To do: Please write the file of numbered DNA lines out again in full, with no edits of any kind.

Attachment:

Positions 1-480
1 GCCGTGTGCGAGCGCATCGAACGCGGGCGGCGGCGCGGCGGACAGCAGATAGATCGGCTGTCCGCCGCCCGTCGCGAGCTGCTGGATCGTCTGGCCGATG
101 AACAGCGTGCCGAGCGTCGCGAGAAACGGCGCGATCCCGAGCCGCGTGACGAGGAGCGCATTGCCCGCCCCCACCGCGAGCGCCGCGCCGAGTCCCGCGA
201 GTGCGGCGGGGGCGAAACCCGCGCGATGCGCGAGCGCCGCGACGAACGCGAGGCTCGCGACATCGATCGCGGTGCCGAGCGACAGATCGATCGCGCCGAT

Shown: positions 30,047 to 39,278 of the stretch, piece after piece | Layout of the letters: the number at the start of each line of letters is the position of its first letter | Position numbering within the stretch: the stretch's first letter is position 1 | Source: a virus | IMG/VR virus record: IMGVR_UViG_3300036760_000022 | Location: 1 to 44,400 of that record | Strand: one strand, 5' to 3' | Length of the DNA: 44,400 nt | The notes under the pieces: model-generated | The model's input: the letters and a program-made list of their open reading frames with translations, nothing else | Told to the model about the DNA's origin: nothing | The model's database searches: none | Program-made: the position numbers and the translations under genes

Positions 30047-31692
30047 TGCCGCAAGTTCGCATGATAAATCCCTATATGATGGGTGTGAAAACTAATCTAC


Positions 1-480
1 GCCGTGTGCGAGCGCATCGAACGCGGGCGGCGGCGCGGCGGACAGCAGATAGATCGGCTGTCCGCCGCCCGTCGCGAGCTGCTGGATCGTCTGGCCGATG
101 AACAGCGTGCCGAGCGTCGCGAGAAACGGCGCGATCCCGAGCCGCGTGACGAGGAGCGCATTGCCCGCCCCCACCGCGAGCGCCGCGCCGAGTCCCGCGA
201 GTGCGGCGGGGGCGAAACCCGCGCGATGCGCGAGCGCCGCGACGAACGCGAGGCTCGCGACATCGATCGCGGTGCCGAGCGACAGATCGATCGCGCCGAT

Shown: positions 30,047 to 39,278 of the stretch, piece after piece | Layout of the letters: the number at the start of each line of letters is the position of its first letter | Position numbering within the stretch: the stretch's first letter is position 1 | Source: a virus | IMG/VR virus record: IMGVR_UViG_3300036760_000022 | Location: 1 to 44,400 of that record | Strand: one strand, 5' to 3' | Length of the DNA: 44,400 nt | The notes under the pieces: model-generated | The model's input: the letters and a program-made list of their open reading frames with translations, nothing else | Told to the model about the DNA's origin: nothing | The model's database searches: none | Program-made: the position numbers and the translations under genes

Positions 30047-31692
30047 TGCCGCAAGTTCGCATGATAAATCCCTATATGATGGGTGTGAAAACTAATCTAC